Although the syndicated loan market was not a focus of the Dodd-Frank Wall Street Reform and Consumer Protection Act,1 the legislation introduced uncertainty regarding whether loan participations would be regulated as swaps. In response, loan industry organizations, including The Loan Syndications and Trading Association (“LSTA”)2 and the Loan Market Association (“LMA”),3 urged regulators to clearly exclude industry-standard loan participations from swap regulation under the Dodd-Frank Act. As of July 10, 2012, both the U.S. Securities and Exchange Commission (“SEC”) and the U.S. Commodity Futures Trading Commission (“CFTC”) have approved joint final rules and guidance4 defining “swap” and other key terms central to the Dodd-Frank Act’s new derivatives regulatory scheme. To the relief of the loan market, the Final Rules clarify that loan participations commonly used in the secondary market will not be regulated as “swaps.”
Title VII of the Dodd-Frank Act subjects “swaps” to an array of new regulations, and it defines “swap” broadly to include (among other things):
“[A]ny agreement, contract, or transaction…that provides…for the exchange…of 1 or more payments based on the value…of 1 or more interest or other rates,…[or] instruments of indebtedness,…and that transfers…the financial risk associated with a future change in any such value…without also conveying a current or future direct or indirect ownership interest in an asset…”5
Participants in the global secondary loan market, including the LSTA and the LMA, were concerned that the statutory “swap” definition could be interpreted to include certain participation agreements used to transfer loans, particularly “LMA-style” participation agreements. Unlike a standard “LSTA-style” participation agreement, which transfers a beneficial ownership interest in the underlying loan, an “LMA-style” participation agreement creates a debtor-creditor relationship under which the grantor is contractually obligated to make payments to the participant equivalent to the payments received by the grantor under the loan. A broad reading of the statutory “swap” definition, therefore, could include “LMA-style” participation agreements. The LSTA and the LMA submitted comments to SEC and CFTC staff highlighting these concerns and emphasizing the need for a well-defined exclusion for loan participations from the “swap” definition in order to facilitate the continued smooth functioning of the secondary loan market.
The SEC and CFTC initially addressed this issue in their May 2011 proposed swap product definitions and related guidance,6 but that guidance created further confusion. The Proposed Rules excluded from regulation any “true participation” pursuant to which the participant acquires a current or future direct or indirect ownership interest in the underlying loan, and limited “true participations” to those agreements under which a participant acquired a “beneficial ownership interest” in the underlying loan. Consequently, the Proposed Rules likely would have classified all LMA-style loan participations as “swaps,” since those participations do not transfer a beneficial ownership interest, and could have also created uncertainty for some modified LSTAstyle participation agreements. In response to the Proposed Rules, the LSTA and the LMA urged regulators to reject the “true participation” concept in favor of economic and legal distinctions more suitable to distinguishing between loan participations and swaps.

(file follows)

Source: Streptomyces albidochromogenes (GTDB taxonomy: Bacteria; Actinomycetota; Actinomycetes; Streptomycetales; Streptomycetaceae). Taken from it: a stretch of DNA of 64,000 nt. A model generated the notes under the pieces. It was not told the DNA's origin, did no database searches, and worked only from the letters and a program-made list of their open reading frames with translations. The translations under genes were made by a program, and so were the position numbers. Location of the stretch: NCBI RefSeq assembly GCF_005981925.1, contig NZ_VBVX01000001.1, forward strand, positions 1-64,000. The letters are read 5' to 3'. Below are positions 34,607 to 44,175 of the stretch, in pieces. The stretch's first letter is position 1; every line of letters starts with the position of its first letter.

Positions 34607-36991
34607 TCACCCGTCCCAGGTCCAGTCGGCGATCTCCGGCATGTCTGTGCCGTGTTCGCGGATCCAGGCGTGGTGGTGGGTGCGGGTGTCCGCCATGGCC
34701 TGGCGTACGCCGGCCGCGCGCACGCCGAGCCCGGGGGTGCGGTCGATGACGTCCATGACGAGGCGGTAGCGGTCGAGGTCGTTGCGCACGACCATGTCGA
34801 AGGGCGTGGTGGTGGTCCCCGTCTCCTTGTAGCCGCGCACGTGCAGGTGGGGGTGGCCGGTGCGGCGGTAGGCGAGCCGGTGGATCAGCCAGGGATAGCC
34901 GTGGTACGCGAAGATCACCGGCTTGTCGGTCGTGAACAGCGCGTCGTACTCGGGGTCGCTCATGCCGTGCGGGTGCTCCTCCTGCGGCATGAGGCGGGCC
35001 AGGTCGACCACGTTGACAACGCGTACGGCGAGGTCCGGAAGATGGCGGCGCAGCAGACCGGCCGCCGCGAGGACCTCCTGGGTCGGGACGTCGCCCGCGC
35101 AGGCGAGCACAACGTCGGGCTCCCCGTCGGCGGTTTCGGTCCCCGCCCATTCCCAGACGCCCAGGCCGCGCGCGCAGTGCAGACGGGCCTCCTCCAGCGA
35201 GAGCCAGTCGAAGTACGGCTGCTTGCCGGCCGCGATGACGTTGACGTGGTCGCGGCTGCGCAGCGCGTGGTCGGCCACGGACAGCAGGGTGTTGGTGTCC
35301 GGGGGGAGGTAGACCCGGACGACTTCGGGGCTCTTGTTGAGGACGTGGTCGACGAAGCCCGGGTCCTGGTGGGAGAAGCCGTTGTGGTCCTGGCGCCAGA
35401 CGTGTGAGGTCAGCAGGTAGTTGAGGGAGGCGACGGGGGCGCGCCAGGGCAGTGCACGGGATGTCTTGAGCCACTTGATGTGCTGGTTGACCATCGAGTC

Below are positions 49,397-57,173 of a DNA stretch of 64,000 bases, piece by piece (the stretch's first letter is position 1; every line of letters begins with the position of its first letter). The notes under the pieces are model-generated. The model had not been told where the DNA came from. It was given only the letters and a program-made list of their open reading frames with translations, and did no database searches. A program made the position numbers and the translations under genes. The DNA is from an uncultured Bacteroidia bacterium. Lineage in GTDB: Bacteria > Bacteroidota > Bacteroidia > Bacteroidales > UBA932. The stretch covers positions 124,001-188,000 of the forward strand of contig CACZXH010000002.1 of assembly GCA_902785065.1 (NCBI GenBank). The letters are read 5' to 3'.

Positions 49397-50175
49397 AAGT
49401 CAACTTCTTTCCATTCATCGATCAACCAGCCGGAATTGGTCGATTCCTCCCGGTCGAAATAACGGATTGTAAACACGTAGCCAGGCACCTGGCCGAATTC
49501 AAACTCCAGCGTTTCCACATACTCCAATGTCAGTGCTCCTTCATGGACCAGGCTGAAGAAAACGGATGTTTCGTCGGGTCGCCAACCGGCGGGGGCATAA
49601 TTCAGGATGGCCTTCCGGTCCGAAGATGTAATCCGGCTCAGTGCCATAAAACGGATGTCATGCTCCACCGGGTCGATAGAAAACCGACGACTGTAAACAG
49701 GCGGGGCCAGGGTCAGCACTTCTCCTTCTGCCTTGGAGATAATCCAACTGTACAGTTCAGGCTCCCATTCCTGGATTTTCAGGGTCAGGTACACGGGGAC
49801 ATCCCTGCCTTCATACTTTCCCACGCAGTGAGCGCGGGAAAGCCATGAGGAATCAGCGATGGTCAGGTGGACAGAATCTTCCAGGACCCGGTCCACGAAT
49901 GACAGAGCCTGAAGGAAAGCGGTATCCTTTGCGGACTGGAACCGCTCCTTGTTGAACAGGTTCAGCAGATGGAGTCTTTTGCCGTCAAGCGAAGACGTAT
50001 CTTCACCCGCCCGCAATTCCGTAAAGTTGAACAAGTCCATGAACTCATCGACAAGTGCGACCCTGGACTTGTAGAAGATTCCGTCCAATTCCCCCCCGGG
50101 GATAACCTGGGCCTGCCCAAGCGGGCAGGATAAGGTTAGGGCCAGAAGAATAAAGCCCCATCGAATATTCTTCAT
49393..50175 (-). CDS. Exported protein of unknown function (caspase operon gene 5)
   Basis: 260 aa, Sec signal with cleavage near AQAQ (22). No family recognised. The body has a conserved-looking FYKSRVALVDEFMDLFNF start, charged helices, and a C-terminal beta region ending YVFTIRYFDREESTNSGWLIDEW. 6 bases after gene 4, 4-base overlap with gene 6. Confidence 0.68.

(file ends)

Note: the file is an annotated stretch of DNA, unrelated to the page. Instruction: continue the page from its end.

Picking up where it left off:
THE FINAL RESULT
The Final Rules reflect, in large part, the LSTA and LMA suggestions. The regulators eliminated the “true participation” requirement while retaining, and explaining more clearly, the requirement that any excluded loan participation must reflect the transfer of a “current or future direct or indirect ownership interest” in an underlying loan or commitment. The regulators cited four characteristics that should be present in any loan participation that purports to effect such an ownership transfer:
- The grantor of the loan participation is a lender under, or a participant or sub-participant in, the loan or commitment that is the subject of the loan participation;
- The aggregate participation in the loan or commitment does not exceed the principal amount of such loan or commitment;
- The entire purchase price for the loan participation is paid in full when the loan participation is acquired, and is not financed; and
- The loan participation provides the participant all of the economic benefit and risk of the whole or part of the loan or commitment that is the subject of the participation.
The commissions stated that their guidance should “prevent disruption in the syndicated loan market for loan participations” and “enable [the global syndicated loan market] to continue operating as it did prior to the enactment of Title VII.” 7The regulators’ statements should comfort loan market participants by evidencing their intent to avoid interfering with the traditional function of loan participations in the global loan market.
With the SEC and CFTC’s release of the Final Rules defining “swaps,” loan market participants now have clear regulatory guidance for distinguishing exempt loan participations from regulated “swaps” under the Dodd- Frank Act. While non-standard loan participation structures will continue to require careful analysis under the statute and related guidance, today’s marketstandard loan participation agreements now appear to be wholly excluded from swap regulation under the Dodd-Frank Act.